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Lionheart (PC) artwork

Lionheart (PC) review


"Eat, Sleep, Grind, Repeat."


Lionheart is a monument to grind. It loves nothing more. If there’s a goal to obtain, an obstacle to overcome or a secret to find, the answer is--universally--that you need to grind some more. Nothing gets done without grind. Want to do something other than advance the plot? Perhaps you'd like to see a bit of character development? Sure, that’s an option... but it lies behind the grindwall. Think it’s time to put to use some of that gold you’ve obtained through your countless hours of grinding? I mean, you could. But not for something useful like better armour; you’ll need to collect items you can’t buy for that. How do you get those items? Through grind. As in all RPGs, your characters gain experience and grow in strength, which is accomplished through grind. That’s standard, but do you also want them to learn new, powerful moves to complement the stat-buffing level gains? Those don’t grow organically with levels. You need special items to trigger instances that teach your crew those advanced skills. Those special items first have to be built. And how do you get the items you need to build them? Grind, grind, grind.

Because there’s so much grind, Lionheart is a long game topping at 100 hours, should the game's promotional blurb be believed (though I logged a little under 40). There’s a story behind it all, one openly trope-reliant that contains--and stop me if you’ve heard this before--a young, naïve farm boy coming to the big city in the search for adventure! Who (and what are the chances of this?) also happens to be the son of a once-famous mercenary, now looking to continue Daddy’s legacy. Crikey, if only there was a stoic guardian figure, or a disinterested love interest, or a ditzy support character, or a tomboy princess. There are all these things. There are all these things and more.



Lionheart is unapologetically superficial. Though it adorns itself in JRPG trappings, it also unashamedly borrows from visual novels. So, all that grind isn’t tapered with exploration like you’d normally expect. There’s a winding labyrinth you’ll need to conquer before you see endgame. That much is true. There’s also a plethora of side locales that either need to be (or can be) explored on your never-ending grind to collect stuff from which you can make more stuff. There’s a mine you can grind ores from, and a haunted forest lousy with enchanted wood. Or a plateau where you can hunt boar and sentient wheat (which you use to make packed lunches), or a lake you can visit to batter mermaids to death and steal their scales. But you only visit these places in the shallowest of senses; there’s a static hand-drawn background and a progress bar. You press start and a counter moves through the bar, going from start to finish. There’s a boss battle, or at least a bulked-up fight to look forward to at the end, where you progress the plot or earn your crafting McGuffin upon victory. Then you do it over and over and over again.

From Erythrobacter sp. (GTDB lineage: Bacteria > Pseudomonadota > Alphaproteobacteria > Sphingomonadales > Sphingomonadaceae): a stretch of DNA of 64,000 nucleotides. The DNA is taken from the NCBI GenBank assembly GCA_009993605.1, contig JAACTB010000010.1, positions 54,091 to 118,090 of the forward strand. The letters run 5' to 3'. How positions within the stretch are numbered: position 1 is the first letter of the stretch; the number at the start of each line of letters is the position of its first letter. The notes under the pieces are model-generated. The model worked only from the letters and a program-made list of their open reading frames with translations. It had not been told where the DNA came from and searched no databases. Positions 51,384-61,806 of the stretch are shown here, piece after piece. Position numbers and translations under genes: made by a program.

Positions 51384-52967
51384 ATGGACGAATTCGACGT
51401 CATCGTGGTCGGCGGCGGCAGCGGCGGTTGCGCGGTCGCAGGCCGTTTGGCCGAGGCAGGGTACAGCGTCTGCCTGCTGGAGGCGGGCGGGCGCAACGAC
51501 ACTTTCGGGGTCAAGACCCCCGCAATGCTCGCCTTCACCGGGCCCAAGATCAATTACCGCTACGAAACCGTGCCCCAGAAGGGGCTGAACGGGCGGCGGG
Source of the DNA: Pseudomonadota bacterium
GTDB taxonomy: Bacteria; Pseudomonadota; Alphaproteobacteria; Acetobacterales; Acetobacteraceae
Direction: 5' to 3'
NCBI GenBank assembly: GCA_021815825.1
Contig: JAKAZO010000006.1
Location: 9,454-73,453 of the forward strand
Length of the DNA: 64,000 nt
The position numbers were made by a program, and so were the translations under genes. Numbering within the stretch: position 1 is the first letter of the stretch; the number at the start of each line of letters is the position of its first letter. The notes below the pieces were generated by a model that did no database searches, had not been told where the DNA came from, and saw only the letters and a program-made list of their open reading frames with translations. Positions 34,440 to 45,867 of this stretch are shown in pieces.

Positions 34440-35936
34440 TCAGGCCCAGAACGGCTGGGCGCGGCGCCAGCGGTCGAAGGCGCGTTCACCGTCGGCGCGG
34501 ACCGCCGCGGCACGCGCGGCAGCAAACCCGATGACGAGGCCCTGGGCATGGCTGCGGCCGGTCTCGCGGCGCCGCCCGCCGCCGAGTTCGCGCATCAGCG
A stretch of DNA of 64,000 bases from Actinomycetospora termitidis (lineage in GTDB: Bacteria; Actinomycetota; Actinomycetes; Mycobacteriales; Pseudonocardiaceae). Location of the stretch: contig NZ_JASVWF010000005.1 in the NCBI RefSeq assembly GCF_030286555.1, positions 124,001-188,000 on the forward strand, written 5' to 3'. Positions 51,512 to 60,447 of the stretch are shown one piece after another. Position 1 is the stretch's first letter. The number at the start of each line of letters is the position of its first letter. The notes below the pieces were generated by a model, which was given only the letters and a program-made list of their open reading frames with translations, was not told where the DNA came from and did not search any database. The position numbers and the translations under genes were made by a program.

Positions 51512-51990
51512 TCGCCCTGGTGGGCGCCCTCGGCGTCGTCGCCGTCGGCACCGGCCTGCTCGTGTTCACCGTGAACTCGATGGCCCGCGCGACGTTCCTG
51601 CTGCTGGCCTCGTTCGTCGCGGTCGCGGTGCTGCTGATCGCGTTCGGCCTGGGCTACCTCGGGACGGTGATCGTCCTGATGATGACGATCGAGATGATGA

And over There’s a little more to it, to be fair. Just not a lot. There’s three flavours of start button: one that has you rush recklessly through the bar, one that moves you at a normal speed, and one that moves you cautiously. The difference between the three is the number of battles you’ll stumble across or the number of items your, ahem, “exploration” will uncover. Rarely did I ever use anything but the slowest option, because it greatly increased my item location chances. And finding just a few more items can mean the difference between visiting a dungeon twice and going back four or five times. Annoyingly, the majority of finds are worthless scrap that you can use to build exactly nothing. That scrap exists solely to be sold at a worthless pittance.